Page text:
Hicks, the founder and CEO of HeartStone Network, filled in for regular host Dr. John Diamond and discussed the global food crisis that is already hitting several countries around the world.
The award-winning filmmaker, speaker and author noted that the ongoing conflict between Russia and Ukraine has contributed to this. Ukraine, widely known as the breadbasket of the world, is unable to produce food or export wheat. Russia, on the other hand, has been stopped from contributing to the food supply with the sanctions imposed by Western nations led by the United States.
Hicks asked Billings how people can prepare for and combat the food crisis that is expected to hit America soon.
Billings said he and his family are training people to grow their own vegetables through a class called Victory Gardens for Life. He added that the training can be found on the HeartStone Network and people can pick it up for free.
"It's not too late across most of the United States to start a vegetable garden at home, they just have to get it going," Billings said. He added that people who have their own garden can start harvesting a whole bunch of stuff and create fresh, organic and wholesome food.
The Victory Gardens for Life page on the Heart Stone Network has all of Billings' teachings about the soil, as well as the how-to of planting, transplanting, watering, fertilizing and harvesting.
Billings said he has no doubt that Victory Gardens for Life will make a difference because it is not a new thing. During World War II, about 132 million people living in the U.S. promoted what is called Victory Gardens because America was shipping so much of its food over to Europe to support the troops and the Europeans. (Related: Dr. Robert Malone: Wartime gardens key to beating food crisis.)
The agriculture expert and farmer added that there were somewhere between 18 and 23 million victory gardens in the U.S. during that time and they popped up in parks, churches and even on rooftops. He also mentioned that 41 percent of all the produce in America during that period came out of people's victory hardens. Billings said the Victory Gardens motivated people around the world, noting that six other countries did it including Nazi Germany.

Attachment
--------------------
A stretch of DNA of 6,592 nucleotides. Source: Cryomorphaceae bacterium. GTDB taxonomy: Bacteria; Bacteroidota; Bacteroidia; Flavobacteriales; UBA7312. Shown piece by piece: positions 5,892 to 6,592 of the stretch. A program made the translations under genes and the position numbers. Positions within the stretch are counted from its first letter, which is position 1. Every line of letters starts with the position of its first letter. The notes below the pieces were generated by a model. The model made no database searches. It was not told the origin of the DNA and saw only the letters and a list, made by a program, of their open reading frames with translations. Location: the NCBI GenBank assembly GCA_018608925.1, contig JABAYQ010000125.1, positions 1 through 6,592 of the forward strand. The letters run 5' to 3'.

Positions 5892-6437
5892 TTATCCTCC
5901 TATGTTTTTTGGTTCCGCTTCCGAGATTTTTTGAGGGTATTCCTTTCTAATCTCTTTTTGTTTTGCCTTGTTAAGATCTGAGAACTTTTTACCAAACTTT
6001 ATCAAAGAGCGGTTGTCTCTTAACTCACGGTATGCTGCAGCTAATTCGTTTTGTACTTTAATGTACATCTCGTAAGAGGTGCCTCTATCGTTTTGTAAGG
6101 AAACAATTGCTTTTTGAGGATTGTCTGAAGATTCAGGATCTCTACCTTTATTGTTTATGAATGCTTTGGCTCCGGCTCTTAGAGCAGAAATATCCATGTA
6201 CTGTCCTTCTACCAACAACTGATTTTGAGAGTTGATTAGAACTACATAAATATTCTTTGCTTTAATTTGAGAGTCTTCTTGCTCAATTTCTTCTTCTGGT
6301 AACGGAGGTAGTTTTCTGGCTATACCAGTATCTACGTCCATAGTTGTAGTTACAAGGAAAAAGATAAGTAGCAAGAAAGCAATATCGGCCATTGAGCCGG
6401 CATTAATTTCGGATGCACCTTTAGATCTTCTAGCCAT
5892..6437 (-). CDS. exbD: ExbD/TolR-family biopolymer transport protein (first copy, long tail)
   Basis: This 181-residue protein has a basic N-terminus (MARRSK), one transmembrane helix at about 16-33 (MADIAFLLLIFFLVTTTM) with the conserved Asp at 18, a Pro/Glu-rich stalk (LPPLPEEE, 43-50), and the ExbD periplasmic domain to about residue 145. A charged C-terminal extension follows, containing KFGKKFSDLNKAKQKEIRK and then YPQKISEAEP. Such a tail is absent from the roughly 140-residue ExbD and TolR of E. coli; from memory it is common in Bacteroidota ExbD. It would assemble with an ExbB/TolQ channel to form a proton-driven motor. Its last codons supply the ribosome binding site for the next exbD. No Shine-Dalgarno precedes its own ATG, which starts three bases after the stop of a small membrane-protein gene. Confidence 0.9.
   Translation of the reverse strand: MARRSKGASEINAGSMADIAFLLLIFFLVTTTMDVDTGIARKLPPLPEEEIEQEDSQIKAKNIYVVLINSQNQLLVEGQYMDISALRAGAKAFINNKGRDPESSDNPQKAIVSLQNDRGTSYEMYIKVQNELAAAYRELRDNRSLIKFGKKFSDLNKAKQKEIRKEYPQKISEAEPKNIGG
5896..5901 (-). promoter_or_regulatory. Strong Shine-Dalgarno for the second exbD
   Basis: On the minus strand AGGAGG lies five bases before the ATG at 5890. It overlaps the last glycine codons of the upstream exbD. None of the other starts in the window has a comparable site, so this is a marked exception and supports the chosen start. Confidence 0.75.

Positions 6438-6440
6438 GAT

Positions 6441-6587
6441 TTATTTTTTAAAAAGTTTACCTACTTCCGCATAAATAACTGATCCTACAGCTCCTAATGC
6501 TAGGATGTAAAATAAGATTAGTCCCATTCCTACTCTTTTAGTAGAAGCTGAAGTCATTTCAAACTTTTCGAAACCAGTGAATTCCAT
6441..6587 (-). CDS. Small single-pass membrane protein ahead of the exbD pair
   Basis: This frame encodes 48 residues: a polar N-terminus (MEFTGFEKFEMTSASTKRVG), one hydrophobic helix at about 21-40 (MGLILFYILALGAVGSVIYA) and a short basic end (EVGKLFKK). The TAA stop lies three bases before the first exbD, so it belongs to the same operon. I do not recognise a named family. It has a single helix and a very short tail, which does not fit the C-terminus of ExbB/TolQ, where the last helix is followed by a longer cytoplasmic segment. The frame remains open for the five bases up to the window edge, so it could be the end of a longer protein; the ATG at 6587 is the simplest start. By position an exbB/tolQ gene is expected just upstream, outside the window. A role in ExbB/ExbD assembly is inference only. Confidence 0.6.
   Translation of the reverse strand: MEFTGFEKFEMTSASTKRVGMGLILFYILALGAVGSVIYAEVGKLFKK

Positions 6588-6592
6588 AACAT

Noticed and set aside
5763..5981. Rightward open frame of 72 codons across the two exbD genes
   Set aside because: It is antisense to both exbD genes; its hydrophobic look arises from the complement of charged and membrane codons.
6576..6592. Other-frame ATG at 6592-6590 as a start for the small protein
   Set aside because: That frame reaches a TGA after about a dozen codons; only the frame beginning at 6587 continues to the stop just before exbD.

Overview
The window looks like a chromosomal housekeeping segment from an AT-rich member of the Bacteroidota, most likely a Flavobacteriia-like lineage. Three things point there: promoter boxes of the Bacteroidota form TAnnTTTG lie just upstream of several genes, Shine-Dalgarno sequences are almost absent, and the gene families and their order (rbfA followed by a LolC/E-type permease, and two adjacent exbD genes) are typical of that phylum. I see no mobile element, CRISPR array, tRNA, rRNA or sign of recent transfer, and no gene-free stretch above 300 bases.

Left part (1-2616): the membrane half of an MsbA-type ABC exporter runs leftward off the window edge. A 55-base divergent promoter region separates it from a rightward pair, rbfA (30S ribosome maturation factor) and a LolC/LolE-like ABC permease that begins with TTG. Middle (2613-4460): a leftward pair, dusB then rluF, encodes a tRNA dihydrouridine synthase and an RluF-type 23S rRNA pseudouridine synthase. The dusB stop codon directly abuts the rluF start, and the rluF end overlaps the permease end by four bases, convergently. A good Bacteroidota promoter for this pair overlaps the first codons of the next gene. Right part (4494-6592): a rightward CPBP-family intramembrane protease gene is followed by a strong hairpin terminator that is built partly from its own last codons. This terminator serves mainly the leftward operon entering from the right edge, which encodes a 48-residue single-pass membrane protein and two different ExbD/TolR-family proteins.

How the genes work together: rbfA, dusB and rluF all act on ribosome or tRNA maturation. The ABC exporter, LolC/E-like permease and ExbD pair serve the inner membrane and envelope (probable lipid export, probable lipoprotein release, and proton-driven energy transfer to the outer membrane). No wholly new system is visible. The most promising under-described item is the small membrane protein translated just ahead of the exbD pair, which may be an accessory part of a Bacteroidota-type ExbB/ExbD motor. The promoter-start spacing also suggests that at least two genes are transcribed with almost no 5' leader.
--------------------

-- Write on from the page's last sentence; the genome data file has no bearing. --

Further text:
"So we chose that name. And because it has a history, it has a really powerful history," Billings explained.
Most people don't realize that they have everything they need to grow a successful garden at their disposal and it really doesn't cost a thing. People can make or buy compost and there are materials readily available to make compost. Nature makes compost every single day and that is how it feeds itself.
According to Billings, Victory Gardens for Life is not just about how to grow your own food, but also about the principle of influence on how to interact with other human beings in a positive way.
Billings pointed out that people don't need a lot of space to have their own garden. But people should learn to choose which vegetables are going to give them the most yield out of the space that they have.
He added that people should focus on the soil and not the plant because the plant is a product of the soil. If people get the soil right, they can spill seed and it will grow.
There were about 300 families that signed up for Billings' class. Now, these families are feeding about 400 people every Tuesday.
For more stories about gardening, visit HomeGardeningNews.com.